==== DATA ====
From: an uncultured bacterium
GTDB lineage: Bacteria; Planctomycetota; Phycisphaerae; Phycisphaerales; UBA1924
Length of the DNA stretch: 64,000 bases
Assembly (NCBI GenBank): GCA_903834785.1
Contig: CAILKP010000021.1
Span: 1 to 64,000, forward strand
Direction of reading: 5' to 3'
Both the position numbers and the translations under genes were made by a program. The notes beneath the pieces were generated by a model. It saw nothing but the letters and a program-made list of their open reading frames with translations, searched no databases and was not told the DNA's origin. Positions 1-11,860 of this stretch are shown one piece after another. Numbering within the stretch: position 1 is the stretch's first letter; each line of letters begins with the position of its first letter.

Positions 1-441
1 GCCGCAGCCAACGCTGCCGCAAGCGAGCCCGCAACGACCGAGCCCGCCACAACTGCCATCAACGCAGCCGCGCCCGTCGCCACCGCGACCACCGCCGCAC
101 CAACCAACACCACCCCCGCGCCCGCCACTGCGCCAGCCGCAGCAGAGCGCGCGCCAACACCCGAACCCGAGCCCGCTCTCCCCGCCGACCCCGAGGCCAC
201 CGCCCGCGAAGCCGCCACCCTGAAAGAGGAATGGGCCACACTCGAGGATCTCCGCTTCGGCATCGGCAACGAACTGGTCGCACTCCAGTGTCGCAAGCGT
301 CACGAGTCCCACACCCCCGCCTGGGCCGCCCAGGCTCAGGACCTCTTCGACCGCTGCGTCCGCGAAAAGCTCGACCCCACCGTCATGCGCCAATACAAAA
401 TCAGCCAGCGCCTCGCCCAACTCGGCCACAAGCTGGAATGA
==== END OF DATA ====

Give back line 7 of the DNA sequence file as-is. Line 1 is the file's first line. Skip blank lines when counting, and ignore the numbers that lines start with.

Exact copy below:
Direction of reading: 5' to 3'